Malaysia’s economy remains resilient, with the gross domestic product (GDP) projected to grow by 4.4 per cent in 2016 and 4.5 per cent in 2017, according to the World Bank.
The outlook reflects a gradual deceleration in private consumption in Malaysia due to softening of the labor market and continued adjustments to fiscal consolidation.
Private investment is also expected to slow down as commodity prices and global economic growth remain subdued, the World Bank’s Malaysia Economic Monitor, launched yesterday, stated.
The report notes that key risks facing the Malaysian economy stem from commodity price instability and uncertainty over the growth trajectory in the global economy and its impact on Malaysia’s export.
The Malaysia Economic Monitor includes a special focus on the strategic relevance of trade agreements that can help Malaysia implement key economic reforms needed to accelerate the country’s transition to high-income
The World Bank said Malaysia is now engaging in a new generation of regional agreements, including the Regional Cooperation Economic Partnership (RCEP), the Trans-Pacific Partnership (TPP) and the European Union Free Trade Agreement (EUFTA).
“These agreements can help attract investments, spur innovation and technological upgrading, and further open up market access for Malaysia’s exports of goods and services.
“They can also bring benefits through reforms in new areas that were not included in past agreements, such as competition policy, government procurement, investment-state disputes and investment policies,” it added.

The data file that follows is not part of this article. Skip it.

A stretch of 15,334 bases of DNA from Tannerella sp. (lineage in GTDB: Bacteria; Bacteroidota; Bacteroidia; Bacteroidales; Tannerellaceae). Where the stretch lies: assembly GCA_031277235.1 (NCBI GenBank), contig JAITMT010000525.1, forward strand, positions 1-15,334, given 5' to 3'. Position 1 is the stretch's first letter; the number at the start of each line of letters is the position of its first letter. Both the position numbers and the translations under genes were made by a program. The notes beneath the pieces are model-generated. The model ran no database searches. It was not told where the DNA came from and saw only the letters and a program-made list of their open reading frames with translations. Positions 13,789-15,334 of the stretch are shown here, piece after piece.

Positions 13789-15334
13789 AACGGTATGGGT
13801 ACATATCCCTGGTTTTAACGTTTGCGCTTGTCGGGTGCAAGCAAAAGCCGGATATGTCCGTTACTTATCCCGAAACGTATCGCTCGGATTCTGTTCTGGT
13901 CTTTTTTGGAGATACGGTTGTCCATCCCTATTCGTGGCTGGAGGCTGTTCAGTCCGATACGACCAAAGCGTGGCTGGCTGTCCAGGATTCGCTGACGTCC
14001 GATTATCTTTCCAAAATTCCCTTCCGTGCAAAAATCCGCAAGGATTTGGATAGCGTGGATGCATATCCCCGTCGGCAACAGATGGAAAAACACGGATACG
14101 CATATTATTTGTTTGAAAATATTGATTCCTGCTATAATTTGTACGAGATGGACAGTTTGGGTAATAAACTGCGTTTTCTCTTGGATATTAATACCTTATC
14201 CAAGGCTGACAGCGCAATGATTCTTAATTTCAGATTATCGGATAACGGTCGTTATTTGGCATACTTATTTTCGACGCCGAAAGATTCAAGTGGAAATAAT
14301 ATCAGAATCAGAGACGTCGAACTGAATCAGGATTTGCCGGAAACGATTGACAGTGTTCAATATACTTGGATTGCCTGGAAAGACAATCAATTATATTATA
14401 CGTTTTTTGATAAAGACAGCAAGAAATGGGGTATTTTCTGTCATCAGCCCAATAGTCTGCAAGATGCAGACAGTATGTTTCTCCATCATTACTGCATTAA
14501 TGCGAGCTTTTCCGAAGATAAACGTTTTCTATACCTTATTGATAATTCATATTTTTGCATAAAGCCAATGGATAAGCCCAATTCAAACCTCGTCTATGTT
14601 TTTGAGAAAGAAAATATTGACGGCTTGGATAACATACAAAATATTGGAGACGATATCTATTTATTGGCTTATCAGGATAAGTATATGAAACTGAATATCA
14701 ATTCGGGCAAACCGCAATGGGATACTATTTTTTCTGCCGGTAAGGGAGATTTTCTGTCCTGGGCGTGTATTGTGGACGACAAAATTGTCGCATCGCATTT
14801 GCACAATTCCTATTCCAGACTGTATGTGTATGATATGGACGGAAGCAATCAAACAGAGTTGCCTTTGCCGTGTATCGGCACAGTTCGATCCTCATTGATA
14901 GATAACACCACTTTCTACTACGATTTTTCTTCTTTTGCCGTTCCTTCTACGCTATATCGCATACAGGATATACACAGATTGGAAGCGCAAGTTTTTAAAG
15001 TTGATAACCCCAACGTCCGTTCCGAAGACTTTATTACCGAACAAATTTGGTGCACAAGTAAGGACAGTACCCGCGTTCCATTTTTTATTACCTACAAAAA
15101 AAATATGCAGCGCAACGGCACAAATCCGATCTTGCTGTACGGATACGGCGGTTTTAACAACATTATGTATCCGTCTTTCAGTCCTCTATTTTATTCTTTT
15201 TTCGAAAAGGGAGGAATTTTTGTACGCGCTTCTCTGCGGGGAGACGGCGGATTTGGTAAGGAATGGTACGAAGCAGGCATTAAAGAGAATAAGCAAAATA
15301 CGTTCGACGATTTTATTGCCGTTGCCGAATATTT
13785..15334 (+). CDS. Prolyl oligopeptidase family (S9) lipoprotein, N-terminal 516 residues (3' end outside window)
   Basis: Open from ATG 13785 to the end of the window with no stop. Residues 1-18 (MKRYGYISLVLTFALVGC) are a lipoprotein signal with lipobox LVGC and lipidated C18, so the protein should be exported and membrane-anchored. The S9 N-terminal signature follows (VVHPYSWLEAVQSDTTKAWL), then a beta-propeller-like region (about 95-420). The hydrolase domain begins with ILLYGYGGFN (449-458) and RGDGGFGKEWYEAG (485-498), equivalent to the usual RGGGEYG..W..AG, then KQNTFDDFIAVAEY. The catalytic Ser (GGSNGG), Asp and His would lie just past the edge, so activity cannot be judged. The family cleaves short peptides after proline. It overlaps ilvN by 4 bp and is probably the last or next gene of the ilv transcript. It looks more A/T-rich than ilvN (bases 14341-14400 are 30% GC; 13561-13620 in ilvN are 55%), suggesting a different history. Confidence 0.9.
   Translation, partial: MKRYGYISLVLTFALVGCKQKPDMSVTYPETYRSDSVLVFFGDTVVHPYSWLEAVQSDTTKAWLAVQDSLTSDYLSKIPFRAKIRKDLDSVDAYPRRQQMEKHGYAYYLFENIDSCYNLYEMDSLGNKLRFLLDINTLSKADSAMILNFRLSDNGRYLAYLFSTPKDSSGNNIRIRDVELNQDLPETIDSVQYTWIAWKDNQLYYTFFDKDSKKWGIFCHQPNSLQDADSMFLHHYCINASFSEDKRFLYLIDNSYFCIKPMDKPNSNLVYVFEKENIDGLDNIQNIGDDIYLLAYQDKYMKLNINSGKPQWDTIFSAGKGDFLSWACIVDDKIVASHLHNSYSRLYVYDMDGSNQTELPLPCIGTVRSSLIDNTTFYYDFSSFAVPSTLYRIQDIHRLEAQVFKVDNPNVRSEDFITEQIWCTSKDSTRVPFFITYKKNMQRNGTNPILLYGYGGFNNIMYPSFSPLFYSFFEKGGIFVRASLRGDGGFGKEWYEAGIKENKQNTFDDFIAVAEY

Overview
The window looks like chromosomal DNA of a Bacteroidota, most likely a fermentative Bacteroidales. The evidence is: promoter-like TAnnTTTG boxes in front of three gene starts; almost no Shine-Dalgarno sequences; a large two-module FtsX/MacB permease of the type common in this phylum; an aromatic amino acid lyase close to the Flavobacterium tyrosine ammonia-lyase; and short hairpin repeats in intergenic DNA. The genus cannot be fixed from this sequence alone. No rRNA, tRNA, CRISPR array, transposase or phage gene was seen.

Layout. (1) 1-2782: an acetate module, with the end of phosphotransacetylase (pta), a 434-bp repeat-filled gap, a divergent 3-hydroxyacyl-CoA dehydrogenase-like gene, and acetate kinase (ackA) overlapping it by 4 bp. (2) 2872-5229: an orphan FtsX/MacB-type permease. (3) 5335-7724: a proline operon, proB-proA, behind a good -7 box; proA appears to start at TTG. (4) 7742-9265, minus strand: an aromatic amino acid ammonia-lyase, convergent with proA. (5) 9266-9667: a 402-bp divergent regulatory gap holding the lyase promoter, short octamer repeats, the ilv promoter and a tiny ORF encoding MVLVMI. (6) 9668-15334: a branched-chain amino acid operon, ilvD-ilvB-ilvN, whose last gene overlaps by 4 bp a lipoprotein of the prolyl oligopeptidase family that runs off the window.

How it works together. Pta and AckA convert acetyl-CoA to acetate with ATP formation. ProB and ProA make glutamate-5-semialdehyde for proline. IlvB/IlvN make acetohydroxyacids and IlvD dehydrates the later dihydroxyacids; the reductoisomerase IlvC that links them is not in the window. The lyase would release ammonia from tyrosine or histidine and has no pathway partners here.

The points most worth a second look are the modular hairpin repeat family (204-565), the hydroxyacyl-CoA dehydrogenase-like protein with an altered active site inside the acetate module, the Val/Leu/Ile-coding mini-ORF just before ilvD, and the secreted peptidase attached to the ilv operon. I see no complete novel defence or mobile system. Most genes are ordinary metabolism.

The report also said the new trade agreements can advance Malaysia’s reform agenda in four key areas, namely services, investment, competition and small and medium enterprises.
On the services sector, it said Malaysia still trails many countries in East Asia in terms of its contribution to the GDP and exports.
An efficient services market can enhance Malaysia’s competitiveness.
As for the small and medium enterprises, this sector represent 97.3 per cent of firms and accounted for 35.9 per cent of GDP in 2015, but accounts for only 17.8 per cent of exports.
“They are substantially less productive than large firms and it will be critical to address the constraints SMEs face, to raise productivity and reap the benefits of emerging trade opportunities,” the World Bank said.
Meanwhile, Minister of the International Trade and Industry Datuk Seri Mustapa Mohamed in a statement said the new generation of trade agreements can provide the needed impetus to boost Malaysia’s economy to greater heights.
“The 11th Malaysia Plan emphasises competitiveness and productivity ad important ingredients to raise the standard of living of Malaysians.
“These trade agreements can open up market access for goods and services, facilitate new types of foreign direct investment, encourage more competition, provide greater access to skills and technology and create more and better jobs for Malaysian workers,” he said. — Bernama